Bank of America Says This Week Is The Most Important Of The Year For Economy
Bloomberg reports that Bank of America (NYSE:BAC) is biting its banking nails over a bunch of political developments and economic data on tap for this week that could change the direction of the global economy. Today, traders will react to President Trump’s slamming of the G7 and reserving a “special place in hell” for Canadian Prime Minister Justin Trudeau, and generally being grumpy about trade and adding more tariffs. Futures (^GSPC) are up though, so it doesn’t seem that traders care all that much.
On Tuesday, Trump and Kim Jong Un will meet and talk about possibly finally formally ending the Korean War between the US and North Korea. Yes, it’s still going on, nearly 70 years after President Truman invaded a country for the very first time in American history without formally declaring war first. Assuming Trump can finally end the Korean War, which would be pretty momentous, markets will then have Tuesday’s consumer price index data to deal with. And then the United Kingdom’s formal Brexit vote in the House of Commons. Nobody is sure if it will actually pass. If it doesn’t, the UK could be in a spicy pickle.
On Wednesday the Federal Open Market Committee will tinker with interest rates, probably by hiking them, and Italy will sell more bonds at who knows what interest rates.
On Thursday, the European Central Bank might say something concrete about ending its massive bond buying program. If they give a formal date for it, the Italian and Spanish bond markets could take one to the chin.
On Friday we’ll get a rest, maybe.
Ben Bernanke Comes Out of Hiding To Sound Economy Alarm, Slam Fiscal Policy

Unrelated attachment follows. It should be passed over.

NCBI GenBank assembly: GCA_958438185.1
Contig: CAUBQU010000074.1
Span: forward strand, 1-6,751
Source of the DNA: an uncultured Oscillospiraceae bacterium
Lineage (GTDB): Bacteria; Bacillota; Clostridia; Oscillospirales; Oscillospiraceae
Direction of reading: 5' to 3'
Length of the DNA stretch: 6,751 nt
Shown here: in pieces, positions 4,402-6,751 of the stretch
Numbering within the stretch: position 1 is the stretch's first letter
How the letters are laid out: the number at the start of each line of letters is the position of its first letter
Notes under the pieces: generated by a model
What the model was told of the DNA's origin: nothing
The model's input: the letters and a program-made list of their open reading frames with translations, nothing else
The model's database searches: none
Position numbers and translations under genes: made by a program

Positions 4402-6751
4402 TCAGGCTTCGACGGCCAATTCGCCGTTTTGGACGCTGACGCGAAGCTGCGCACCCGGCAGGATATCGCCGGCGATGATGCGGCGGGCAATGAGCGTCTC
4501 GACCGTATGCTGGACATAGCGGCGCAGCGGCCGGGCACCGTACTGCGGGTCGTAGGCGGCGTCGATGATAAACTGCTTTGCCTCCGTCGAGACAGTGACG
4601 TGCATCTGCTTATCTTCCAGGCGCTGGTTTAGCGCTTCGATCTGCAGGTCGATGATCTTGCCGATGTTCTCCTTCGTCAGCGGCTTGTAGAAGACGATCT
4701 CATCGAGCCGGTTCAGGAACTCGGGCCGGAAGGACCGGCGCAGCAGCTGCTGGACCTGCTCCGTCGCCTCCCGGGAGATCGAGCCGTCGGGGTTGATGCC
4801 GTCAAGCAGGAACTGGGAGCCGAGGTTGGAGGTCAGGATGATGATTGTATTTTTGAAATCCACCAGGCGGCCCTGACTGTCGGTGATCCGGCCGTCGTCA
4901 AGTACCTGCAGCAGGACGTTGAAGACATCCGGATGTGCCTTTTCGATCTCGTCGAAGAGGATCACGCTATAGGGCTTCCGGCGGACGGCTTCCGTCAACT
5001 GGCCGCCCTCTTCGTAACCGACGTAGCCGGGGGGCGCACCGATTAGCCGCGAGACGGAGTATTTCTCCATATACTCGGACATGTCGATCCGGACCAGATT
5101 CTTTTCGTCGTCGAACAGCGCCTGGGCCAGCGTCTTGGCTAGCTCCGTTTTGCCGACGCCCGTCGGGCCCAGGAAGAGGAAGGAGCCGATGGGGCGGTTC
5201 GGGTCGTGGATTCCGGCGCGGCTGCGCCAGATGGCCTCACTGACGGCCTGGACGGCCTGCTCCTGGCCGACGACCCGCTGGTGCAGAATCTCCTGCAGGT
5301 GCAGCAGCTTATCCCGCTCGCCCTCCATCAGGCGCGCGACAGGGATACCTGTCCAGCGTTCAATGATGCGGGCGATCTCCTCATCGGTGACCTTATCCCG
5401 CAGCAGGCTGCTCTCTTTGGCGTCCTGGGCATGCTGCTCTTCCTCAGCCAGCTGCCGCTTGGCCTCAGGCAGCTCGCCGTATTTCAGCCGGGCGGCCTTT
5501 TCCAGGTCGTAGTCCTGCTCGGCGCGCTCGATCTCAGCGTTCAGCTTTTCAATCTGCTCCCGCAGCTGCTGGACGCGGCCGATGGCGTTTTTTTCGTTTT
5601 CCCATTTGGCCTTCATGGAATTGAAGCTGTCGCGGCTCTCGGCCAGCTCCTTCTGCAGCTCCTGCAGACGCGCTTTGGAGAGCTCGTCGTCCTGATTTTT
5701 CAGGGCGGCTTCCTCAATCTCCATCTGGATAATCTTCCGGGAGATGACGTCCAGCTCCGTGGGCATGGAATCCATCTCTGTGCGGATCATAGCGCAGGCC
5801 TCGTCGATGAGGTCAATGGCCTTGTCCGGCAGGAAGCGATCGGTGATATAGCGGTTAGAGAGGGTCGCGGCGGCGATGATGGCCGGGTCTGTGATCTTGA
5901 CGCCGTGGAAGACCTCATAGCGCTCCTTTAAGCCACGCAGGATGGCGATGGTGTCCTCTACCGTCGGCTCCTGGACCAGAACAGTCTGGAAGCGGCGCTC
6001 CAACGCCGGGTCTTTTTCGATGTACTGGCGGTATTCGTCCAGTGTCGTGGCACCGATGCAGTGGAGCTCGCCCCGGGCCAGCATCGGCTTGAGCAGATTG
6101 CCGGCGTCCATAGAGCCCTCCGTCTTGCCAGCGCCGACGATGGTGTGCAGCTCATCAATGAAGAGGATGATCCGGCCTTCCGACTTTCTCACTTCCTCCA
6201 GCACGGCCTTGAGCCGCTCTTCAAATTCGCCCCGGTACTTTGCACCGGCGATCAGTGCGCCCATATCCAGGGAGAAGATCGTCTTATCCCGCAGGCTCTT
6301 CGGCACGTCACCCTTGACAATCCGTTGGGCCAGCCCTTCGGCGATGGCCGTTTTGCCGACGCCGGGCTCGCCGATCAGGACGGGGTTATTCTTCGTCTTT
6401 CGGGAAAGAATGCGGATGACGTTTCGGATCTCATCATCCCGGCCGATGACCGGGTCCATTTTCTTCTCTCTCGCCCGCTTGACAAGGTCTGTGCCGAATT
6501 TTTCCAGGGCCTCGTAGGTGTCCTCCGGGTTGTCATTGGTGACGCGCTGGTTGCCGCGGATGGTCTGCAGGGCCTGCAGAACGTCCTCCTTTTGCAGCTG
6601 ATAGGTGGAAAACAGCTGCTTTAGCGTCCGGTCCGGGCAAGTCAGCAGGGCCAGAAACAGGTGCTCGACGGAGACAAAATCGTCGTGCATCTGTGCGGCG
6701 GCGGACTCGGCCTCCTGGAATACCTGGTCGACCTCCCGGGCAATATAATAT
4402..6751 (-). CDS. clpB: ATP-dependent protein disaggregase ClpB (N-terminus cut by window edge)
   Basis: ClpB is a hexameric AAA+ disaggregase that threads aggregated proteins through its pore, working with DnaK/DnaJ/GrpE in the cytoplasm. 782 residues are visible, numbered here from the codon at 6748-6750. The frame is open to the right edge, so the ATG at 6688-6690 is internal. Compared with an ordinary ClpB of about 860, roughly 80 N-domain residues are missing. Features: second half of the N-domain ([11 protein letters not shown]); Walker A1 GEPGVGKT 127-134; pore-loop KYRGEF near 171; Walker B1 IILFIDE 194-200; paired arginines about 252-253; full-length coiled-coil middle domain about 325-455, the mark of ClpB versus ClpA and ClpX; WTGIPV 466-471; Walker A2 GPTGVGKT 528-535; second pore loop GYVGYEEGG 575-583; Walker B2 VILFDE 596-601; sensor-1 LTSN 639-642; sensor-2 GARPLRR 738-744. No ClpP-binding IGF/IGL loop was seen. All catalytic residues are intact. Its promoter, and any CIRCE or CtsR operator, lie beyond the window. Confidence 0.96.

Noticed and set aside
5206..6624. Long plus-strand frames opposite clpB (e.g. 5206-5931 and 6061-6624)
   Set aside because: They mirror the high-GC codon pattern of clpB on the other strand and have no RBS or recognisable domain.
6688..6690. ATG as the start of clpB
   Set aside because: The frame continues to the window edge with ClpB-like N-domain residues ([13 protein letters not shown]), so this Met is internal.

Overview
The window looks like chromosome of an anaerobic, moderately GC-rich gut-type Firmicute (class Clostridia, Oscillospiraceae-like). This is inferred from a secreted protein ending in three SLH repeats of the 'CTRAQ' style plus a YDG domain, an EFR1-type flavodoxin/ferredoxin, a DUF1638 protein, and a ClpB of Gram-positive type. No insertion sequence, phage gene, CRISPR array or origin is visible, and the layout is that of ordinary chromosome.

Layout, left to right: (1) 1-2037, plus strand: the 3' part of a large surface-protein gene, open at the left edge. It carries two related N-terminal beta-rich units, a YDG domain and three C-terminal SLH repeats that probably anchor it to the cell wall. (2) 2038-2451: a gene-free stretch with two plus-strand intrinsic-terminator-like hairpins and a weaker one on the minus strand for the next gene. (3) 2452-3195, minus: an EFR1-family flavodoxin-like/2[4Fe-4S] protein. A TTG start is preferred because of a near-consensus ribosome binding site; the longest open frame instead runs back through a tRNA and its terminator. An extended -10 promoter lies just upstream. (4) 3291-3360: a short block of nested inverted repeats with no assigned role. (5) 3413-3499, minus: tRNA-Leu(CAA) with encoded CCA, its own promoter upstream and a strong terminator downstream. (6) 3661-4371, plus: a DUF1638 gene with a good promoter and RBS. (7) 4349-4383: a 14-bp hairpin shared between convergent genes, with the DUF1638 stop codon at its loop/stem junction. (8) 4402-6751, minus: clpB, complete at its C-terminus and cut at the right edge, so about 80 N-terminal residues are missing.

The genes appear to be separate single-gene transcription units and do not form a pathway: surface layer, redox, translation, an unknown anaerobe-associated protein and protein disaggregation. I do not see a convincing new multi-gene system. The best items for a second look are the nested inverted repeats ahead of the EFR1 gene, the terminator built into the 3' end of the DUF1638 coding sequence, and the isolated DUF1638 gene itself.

Remember that guy who printed up about $16 trillion in 2008 and handed it out to a bunch of banks? Well, he’s railing against fiscal stimulus now. He says it’s the wrong time, that Congress is irresponsible, going into too much debt, and the economy could crash at any moment, though he thinks it’ll be 2020. Nevermind that Ben Bernanke oversaw one of the worst global collapses since the Crash of ’29 and that he never saw it coming. Now, apparently, he sees it coming and he might want to get outta Dodge. In phraseology he never dared use as Fed Chair in 2006 when he took over from Alan Greenspan and the housing bubble was already popping, speaking of the economy and comparing it to the famed cartoon character who was best at constantly sustaining severe head injuries, he said, “And then in 2020, Wile E. Coyote is going to go off the cliff and look down.”
What to do: Get your parachutes ready. Wise Ben has spoken.
Cryptos Crushed After South Korean Hack
Bitcoin (BTC-USD), ether (ETH-USD), Ripple, (XRP-USD) and bitcoin cash (BCH-USD) all got sledgehammered over the weekend on the news of a hack at a South Korean cryptocurrency exchange called Coinrail. Nobody know how much was stolen, but a wallet that might belong to one of the attackers has about $40 million worth of altcoins in it. $7,000 has been breached on bitcoin itself though EOS (EOS-USD) is leading the way down, crashing over 14% in the past 24 hours. Past hacks that have slammed the cryptocurrency sector have led to quick recoveries. Let’s see what happens this time as an indicator of sentiment in the battered space.
Meanwhile, blockchain itself is having a good week, as use of the technology is being considered for organizing and securing electricity grids, potentially allowing customers to choose where their energy comes from.
Forget the Inflation Indexes and Look at Starbucks
Starbucks (NASDAQ:SBUX) is raising the price of regular brewed coffee by 10 to 20 cents a cup. Joining the party is General Mills (NYSE:GIS), which recently announced more unspecified price hikes in the near future, and Chipotle Mexican Grill (NYSE:CMG) already hiked prices last year. Are we at the Fed’s 2% inflation target yet? We’ll find out on Tuesday.